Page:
The relation that the Samburu Morani have with their livestock is a fascinating point in studying the Samburu Culture of Northern Kenya. Singing is one of the vibrant forms of self expression among the Samburu people and a venerable old tradition that transcends many aspects of their ancient pastoral life. With water being scarce in this part of Kenya, and the livestock so important, the Samburu ritual when they take their animals to a watering well is in many ways a riveting experience. For good living, and to keep order, each Samburu Morani sings to his own herd, and one by one his herd responds to his singing by only drinking out a designated trough – to avoid livestock from getting mixed up at the far-off and far-between watering points.  These Singing Wells rituals are centuries old. 

View of a Singing Wells in Samburu County.  Image Courtesy of KPBS

One of the highlights of the Namunyak area must be a visit to the famous “Sarara” Singing Wells.  Samburu warriors bring their cattle to these watering holes on a daily basis during the dry season.   The warriors descend into the wells which can be up to 10 meters deep, form a human chain and chant traditional Samburu songs as they pass water up by hand for the cattle.   This fascinating ritual goes on for several hours a day. – Bush and Beyond (Sarara Camp).

20. Sera Conservancy

The 3,450 km2 Sera Conservancy, more proper Sera Wildlife Trust, arrays the largest widlife conservation area in Northern Kenya. Its western boundary runs astride the A2 Isiolo-Archer’s Post-Merille Road for 104 kms from Archer’s Post until Merille Town; extending about 30 kms at its widest easterly towards Merti and Barata. It was established in 2001 under Northern Rangelands Trust with the aim of bringing together three historically rival ethnic groups and to foster conservation and sustainable use of resources in their traditional lands. Unique to Sera Conservancy is that it is the only place in Eastern Africa where visitors can actively track the black rhino on foot, and is the only sanctuary in Eastern Africa to operate a sanctuary principally dedicated to the vital conservation of the endangered black rhinos. Despite its size, Sera Conservancy has real beauty about it, with plenty of mind-blowing landforms. The landscape is typified by a mix of bush and grassland with a few forest patches teeming with respectable wildlife. It is also well watered. Some of the perennial streams include Kisima Hamsini, Lenkolii, Lerigrig, Lontopi and Lchoro losowan. Other water sources include boreholes, hand pumps and shallow wells at Kapai, Chapulo, Lesura, Losesia, Laresoro, Lbaa Lolparuai, Sereolipi lugga, Kauro, Naitolai, Lenkaya, Lantana and Turgung. In recent times, the discovery of a ‘Rock Gong’ and ‘Rock Painting’ at Kisima Hamsini, mused to be a few thousand years old, highlighted its historic importance. Its HQs office is located about 47 north of Archer’s Post.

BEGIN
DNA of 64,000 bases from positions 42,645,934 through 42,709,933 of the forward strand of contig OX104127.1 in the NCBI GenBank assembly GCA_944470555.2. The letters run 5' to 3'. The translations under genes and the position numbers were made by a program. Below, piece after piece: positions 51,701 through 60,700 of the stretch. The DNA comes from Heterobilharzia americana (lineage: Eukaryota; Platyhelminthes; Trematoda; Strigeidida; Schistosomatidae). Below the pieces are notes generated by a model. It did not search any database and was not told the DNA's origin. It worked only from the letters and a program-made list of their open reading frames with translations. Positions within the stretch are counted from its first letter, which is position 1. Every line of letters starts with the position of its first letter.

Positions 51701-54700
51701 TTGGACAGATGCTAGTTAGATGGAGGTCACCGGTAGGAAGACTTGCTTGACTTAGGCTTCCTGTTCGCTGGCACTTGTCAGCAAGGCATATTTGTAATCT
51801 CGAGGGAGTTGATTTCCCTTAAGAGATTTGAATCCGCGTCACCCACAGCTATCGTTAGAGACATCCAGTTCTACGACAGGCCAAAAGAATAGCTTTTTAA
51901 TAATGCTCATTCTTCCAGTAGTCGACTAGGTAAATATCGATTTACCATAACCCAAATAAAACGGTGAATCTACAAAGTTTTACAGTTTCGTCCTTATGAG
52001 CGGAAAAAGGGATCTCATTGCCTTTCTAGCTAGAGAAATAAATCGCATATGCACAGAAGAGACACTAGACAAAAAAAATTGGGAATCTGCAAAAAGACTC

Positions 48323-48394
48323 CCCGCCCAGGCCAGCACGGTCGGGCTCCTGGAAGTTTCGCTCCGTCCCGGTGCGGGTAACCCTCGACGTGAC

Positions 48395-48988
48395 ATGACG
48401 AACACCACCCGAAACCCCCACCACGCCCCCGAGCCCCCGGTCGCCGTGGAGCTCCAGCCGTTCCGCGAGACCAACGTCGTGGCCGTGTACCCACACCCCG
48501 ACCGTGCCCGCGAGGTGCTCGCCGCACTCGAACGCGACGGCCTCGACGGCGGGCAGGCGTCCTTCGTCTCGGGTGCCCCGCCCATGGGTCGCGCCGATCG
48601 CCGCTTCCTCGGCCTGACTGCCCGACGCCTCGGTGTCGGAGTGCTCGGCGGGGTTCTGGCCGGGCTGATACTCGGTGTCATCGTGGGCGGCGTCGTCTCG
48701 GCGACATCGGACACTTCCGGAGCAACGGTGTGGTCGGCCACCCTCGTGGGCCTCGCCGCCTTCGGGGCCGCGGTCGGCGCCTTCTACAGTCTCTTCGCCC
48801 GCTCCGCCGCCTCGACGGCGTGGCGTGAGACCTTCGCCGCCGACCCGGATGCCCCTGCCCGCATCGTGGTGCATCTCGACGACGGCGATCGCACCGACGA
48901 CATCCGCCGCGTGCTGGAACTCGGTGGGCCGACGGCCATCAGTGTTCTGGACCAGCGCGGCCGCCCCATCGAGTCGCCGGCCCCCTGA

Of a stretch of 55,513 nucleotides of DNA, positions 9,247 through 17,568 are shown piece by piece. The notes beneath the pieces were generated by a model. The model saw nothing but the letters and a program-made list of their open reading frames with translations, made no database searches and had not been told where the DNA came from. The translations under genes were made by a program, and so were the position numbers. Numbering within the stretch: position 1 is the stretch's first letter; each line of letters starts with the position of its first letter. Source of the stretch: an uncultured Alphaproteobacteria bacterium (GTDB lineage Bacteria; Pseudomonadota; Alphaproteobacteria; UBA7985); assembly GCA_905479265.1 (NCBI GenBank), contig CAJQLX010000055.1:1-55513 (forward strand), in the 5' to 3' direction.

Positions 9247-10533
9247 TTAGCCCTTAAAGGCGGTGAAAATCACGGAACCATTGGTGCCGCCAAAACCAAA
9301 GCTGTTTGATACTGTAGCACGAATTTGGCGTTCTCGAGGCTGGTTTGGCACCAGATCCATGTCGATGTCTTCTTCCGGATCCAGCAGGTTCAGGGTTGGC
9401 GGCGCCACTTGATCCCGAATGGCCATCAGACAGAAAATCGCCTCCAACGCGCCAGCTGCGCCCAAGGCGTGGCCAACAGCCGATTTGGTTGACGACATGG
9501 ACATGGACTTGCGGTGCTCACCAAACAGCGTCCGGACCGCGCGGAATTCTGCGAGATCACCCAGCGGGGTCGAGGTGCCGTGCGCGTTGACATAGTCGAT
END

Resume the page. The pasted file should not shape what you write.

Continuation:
21. Saruni Rhino Camp

Situated deep within the expansive Sera Conservancy – 15 kms east of Sereolipi and the A2 Road – along the banks of the River Kauro, the six-camps Saruni Rhino Camp was one of three “Best African retreats” to receive the prestigious World Travel Award (2017) – for its high flown ambiance and unconventional architecture that blends seamlessly to the arid-scape of Samburu County. Set about two-hours drive from its sister establishment Saruni Samburu Lodge at Kalama Conservancy, this also offers a singular twist of authentic safari on an opulent scale. Here too, the luxury-camps with private verandas are set on a prominent upland rock looking out to the knockout scenery. The wildlife move with seasonal trends, adding an element of surprise in game tracking favouring the game viewer exploring Sera Conservancy on open top game drives but by no means eliminating the holiday-maker on its chic camp lookout. At Saruni Rhino Camp guests enjoy seclusion on a rather grandiose scale, having to themselves miles upon miles of untouched wilderness. Other highlights include; the Black Rhino tracking experience, the Samburu well-being space, and hiking Ololokwe.

Spatial Location of Saruni Rhino within Sera Conservancy
Spatial Location of Saruni Rhino within Sera Conservancy